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The African continent is potentially the one most vulnerable to climate change. The risk of desertification, from which the continent is known to suffer, the poverty of a large proportion of the population, which depends upon natural resources and agriculture, the insufficient means possessed by governments which are barely able to maintain even the existing infrastructures, e.g. health care, all seem to be setting the stage for a potentially worrisome situation at the beginning of the 21st century.

Africa's contribution to the global anthropogenic emissions of greenhouse gases is relatively small; they amounted to approximately seven percent in 1990, land-use changes included. The emissions caused by the burning of fossil fuels, including transportation, are even smaller and represent only 3.9 percent of the worlds total (IEA, 1999). With approximately 70 percent, the principal emission source on the African continent is land-use change, which essentially means deforestation.The remaining 30 percent can be attributed to industrial emissions and transportation. These data indicate the importance that the climate change negotiations represent for Africa, particularly the way forestry and agricultural activities will be treated in the different mechanisms which are emerging from the international negotiations. The majority of African countries, except several North African countries and South Africa, which have a significant industrial base, scarcely benefit from the financial incentives linked to reducing emissions in the electricity, cement, manufacturing or transportation sectors, especially in comparison with China, India or Brazil.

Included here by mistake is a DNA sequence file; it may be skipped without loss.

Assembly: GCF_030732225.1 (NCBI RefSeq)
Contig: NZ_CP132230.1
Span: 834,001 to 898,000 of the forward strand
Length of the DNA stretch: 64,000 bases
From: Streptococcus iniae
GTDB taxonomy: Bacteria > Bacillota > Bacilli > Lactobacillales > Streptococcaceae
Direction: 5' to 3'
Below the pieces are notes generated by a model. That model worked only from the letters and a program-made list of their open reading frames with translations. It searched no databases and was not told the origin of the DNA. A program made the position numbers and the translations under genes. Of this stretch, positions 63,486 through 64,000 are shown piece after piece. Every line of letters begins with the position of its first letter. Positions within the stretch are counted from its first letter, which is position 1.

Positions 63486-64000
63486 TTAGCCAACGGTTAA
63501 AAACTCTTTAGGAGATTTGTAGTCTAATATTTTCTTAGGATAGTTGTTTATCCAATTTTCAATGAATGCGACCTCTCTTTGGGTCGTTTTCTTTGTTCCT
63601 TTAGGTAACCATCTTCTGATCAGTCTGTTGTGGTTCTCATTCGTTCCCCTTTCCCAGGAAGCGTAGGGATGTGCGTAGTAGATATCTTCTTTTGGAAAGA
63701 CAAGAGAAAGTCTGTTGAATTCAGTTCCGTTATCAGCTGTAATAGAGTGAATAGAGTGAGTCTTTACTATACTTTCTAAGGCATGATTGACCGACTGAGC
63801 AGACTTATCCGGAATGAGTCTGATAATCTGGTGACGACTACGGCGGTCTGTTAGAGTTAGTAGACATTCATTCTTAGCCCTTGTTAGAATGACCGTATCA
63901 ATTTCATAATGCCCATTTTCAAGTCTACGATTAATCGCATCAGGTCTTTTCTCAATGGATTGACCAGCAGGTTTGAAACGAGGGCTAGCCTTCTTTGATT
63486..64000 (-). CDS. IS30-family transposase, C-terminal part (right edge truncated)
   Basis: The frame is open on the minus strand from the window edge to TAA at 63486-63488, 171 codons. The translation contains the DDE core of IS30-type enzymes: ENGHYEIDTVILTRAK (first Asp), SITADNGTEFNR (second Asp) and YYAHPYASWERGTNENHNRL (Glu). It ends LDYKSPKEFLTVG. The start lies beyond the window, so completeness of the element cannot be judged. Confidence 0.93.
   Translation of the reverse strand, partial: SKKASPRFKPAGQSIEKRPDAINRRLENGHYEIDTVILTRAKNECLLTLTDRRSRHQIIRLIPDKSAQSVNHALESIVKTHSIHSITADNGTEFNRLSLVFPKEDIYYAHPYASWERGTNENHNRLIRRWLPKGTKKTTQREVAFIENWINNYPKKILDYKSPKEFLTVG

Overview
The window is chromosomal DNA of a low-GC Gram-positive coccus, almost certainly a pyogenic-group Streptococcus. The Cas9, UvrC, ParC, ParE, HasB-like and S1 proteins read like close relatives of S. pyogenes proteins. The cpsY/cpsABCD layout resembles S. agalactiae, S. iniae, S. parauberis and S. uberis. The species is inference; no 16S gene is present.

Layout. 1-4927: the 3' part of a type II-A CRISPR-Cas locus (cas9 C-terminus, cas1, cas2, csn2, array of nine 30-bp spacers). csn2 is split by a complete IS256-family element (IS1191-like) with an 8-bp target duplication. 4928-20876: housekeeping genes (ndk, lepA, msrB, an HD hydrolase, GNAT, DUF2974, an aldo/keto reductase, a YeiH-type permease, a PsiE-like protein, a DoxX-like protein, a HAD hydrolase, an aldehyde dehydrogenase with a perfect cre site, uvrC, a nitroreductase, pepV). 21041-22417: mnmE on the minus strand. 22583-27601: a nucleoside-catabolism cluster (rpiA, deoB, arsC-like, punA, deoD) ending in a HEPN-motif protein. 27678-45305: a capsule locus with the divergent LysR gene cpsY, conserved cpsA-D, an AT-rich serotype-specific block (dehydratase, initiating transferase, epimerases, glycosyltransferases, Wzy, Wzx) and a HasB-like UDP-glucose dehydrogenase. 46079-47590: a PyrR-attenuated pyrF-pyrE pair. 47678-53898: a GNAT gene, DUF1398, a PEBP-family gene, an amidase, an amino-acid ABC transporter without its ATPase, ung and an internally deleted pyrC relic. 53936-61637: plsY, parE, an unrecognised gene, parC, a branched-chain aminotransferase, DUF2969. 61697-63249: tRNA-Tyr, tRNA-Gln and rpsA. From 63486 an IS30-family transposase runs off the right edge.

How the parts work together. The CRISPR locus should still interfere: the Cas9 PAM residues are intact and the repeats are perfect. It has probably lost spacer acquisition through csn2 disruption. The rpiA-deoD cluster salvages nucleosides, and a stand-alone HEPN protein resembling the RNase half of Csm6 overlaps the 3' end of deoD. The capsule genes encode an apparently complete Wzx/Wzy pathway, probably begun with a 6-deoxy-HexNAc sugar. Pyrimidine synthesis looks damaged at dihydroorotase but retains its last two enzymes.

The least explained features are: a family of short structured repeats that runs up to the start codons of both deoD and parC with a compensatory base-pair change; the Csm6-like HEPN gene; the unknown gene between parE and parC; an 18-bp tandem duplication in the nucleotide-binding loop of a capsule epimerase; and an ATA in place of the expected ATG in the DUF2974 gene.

Africa will only be able to overcome the negative consequences of climate change by safeguarding the continent's ecological balance, since conserving its forest areas and soil production capabilities, and maintaining its animal and plant biodiversity are vital to the continent's ability to adapt. Africa cannot develop without assistance from the rest of the world, particularly from developed countries. Development assistance has begun to diminish, and private investments now exceed official development aid, but they tend to concentrate in other world areas, excluding Africa from this investment flow.

The United Nations Framework Convention on climate change (UNFCCC) has created several instruments for reducing greenhouse gas concentrations in the atmosphere. They aim at encouraging investments in "clean" development activities which limit greenhouse gas emissions or fix carbon in the earth's ecosystems. Some of these instruments are still under development and not yet operational. One of them, the "Clean Development Mechanism" (CDM), is both a development instrument and a method allowing industrialized countries to reduce emissions at the lowest possible cost. Further negotiations must clarify the definitions, rules and modalities for the CDM, and many African countries hope for an investment instrument which corresponds to their needs.

This document aims to present the potential of the instruments of the United Nations Framework Convention on Climate Change (UNFCCC) and of the Kyoto Protocol for sustainable forestry in Africa.

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